47. I accept that Aeroflot is fully entitled to decline to give any details as to the reasons for its decision to discontinue. That is a matter clearly covered by legal professional privilege. Discontinuance is a right of a claimant and a party should not without more be punished for discontinuing the case as opposed to fighting it out. Were it otherwise, one would be setting up perverse incentives for the future conduct of proceedings. I do not therefore draw any inference about Aeroflot’s faith or lack of it in the strength of its case other than the inevitable inference that at some unknown point before 13 April 2018 Aeroflot and its advisers realised that their case was doomed to fail in its entirety.

                  Indemnity Costs in a Case Alleging Serious Fraud

                  48. The defendants submitted that there are two bases on which the court should conclude that Aeroflot should pay costs on the indemnity basis. They first rely on the decision of David Richards J (as he then was) in Clutterbuck and Paton v HSBC plc and Others [2016] 1 Costs LR 13 (“Clutterbuck”) as authority for the proposition that where a claimant proceeds with allegations of serious dishonesty and fraud against a defendant and discontinues those claims without explanation, an order for indemnity costs should usually follow.

                  49. In Clutterbuck, simplifying a little, proceedings had been issued against 15 defendants claiming damages in tort for deceit and/or negligence. The eleventh defendant served a defence and then issued an application to strike out the claim on the grounds that the particulars of claim disclosed no reasonable grounds for bringing the claim and/or that it was an abuse of the court’s process. The eleventh defendant, his solicitors and counsel had prepared for the hearing of the strikeout application before David Richards J. The previous day the claimants had requested that the applications be taken out of the list. When the court refused to vacate the hearing, the claimant served on the eleventh defendant notice of discontinuance of the entire proceedings. The hearing therefore proceeded as a hearing on the issue of whether the claimant should pay the eleventh defendant’s costs on the indemnity basis. The judge concluded that the decision had already been taken to discontinue proceedings if the attempt to take the applications out of the list failed. The judge noted that the claim in deceit had been withdrawn without explanation and without apology.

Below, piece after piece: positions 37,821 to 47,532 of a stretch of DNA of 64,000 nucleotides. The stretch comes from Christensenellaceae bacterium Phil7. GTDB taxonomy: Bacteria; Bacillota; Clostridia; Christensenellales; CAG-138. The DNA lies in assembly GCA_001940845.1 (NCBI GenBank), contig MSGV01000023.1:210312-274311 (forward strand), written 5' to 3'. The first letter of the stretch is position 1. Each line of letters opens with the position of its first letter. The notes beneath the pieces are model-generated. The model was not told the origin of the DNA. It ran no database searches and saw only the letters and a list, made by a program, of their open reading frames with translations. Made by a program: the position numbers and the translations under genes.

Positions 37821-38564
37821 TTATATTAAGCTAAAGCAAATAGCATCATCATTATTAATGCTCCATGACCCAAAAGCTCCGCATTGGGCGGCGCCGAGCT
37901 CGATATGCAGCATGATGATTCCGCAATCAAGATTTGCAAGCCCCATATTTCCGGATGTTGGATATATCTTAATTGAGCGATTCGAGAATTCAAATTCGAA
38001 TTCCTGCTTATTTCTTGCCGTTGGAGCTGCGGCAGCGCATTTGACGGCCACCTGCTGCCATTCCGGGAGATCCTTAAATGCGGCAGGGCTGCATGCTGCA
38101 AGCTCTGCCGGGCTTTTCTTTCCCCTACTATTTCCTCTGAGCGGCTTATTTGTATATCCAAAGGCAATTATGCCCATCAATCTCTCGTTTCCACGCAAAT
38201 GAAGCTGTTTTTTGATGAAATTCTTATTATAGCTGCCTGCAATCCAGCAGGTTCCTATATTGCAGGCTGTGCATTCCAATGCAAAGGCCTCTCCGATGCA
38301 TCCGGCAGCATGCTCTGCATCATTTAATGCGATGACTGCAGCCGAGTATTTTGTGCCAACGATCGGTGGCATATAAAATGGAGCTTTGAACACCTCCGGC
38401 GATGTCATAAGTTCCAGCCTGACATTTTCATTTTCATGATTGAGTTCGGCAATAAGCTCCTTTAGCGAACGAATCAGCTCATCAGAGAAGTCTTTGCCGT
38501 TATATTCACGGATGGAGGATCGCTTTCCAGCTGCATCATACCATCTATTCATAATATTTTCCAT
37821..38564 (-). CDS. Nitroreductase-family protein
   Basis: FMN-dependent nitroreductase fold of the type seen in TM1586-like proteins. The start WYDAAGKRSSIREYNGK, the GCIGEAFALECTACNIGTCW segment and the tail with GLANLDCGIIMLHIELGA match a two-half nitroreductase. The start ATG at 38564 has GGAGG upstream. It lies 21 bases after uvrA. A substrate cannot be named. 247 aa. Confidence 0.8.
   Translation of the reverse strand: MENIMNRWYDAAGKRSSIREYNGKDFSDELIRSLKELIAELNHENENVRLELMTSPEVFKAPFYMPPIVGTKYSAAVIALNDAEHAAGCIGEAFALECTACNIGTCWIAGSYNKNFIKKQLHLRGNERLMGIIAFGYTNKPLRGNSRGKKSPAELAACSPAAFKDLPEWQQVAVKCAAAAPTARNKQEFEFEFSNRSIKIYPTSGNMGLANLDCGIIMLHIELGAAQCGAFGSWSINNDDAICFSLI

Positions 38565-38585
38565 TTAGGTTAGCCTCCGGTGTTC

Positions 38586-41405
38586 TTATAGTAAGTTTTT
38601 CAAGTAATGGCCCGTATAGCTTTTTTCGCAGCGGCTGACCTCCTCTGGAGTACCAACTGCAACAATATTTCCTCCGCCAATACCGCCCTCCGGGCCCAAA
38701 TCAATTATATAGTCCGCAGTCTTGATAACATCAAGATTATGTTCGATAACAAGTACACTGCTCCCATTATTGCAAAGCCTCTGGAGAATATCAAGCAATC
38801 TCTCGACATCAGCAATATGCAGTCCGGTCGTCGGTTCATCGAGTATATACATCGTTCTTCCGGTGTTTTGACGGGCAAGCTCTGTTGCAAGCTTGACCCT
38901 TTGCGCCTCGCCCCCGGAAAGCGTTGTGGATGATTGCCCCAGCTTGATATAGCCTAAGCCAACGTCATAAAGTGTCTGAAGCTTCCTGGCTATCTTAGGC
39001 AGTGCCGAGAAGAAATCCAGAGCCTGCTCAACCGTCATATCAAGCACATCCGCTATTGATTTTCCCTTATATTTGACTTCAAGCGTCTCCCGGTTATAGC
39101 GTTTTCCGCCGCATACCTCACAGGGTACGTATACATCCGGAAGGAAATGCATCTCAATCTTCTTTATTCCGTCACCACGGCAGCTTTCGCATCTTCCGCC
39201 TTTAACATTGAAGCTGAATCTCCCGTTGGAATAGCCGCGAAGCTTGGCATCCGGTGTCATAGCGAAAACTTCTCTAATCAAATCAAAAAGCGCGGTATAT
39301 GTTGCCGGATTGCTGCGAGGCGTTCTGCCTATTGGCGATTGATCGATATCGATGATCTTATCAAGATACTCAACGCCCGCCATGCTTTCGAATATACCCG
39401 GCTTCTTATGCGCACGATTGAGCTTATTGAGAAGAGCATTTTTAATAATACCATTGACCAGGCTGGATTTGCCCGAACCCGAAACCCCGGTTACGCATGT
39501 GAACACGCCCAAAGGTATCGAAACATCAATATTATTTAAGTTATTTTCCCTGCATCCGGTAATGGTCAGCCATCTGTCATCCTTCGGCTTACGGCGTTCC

50. David Richards J stated that the general proposition in relation to cases in which allegations of fraud are made is that if they proceed to trial and if the case fails then in the ordinary course of events the claimants will be ordered to pay costs on an indemnity basis. The court of course retains a complete discretion in the matter and there may well be factors which indicate, notwithstanding the failure of the claim of fraud, that indemnity costs are not appropriate. The underlying rationale is that the seriousness of allegations of fraud are such that where they fail they should be marked with an order for indemnity costs because in effect the defendant has no choice but to come to court to defend his position. In circumstances where, instead of the matter proceeding to trial and failing, the claimant serves a notice of discontinuance, thereby abandoning the case in fraud, it is appropriate for the court to approach the question of costs in the same way. David Richards J referred to the earlier case of Jarvis plc v PriceWaterhouseCoopers [2000] 2 BCLC 368. In that case a claimant had discontinued proceedings which had alleged that the company’s auditor had acted in bad faith. Lightman J held that where such an allegation was made and not substantiated, the court was amply justified in exercising its discretion to award costs on the indemnity basis. In that case, as in this, the proceedings were discontinued only at the very last moment and no reason was given.

                  51. Mr Tregear submitted that the approach of the court as exemplified by the Clutterbuck and Jarvis decisions is justified because of the special position that an allegation of fraud, dishonesty or serious professional misconduct occupies in civil proceedings. He referred to the Bar Code of Conduct which, in the section headed “Behaving ethically”, sets out a rule that the barrister’s duty to act with honesty and integrity includes a duty not to draft any statement of case, witness statement or other document containing any allegation of fraud unless the barrister has clear instructions to allege fraud and has “reasonably credible material which establishes an arguable case of fraud”. Because of this requirement, he submitted, a defendant against whom fraud is alleged comes to court under a significant disadvantage in that the court is more likely to grant onerous orders such as orders freezing assets or requiring extensive disclosure. That is why when such an allegation is abandoned at the last minute with no explanation as to what has suddenly made the allegations unsustainable, the court should mark its disapproval by an order of indemnity costs.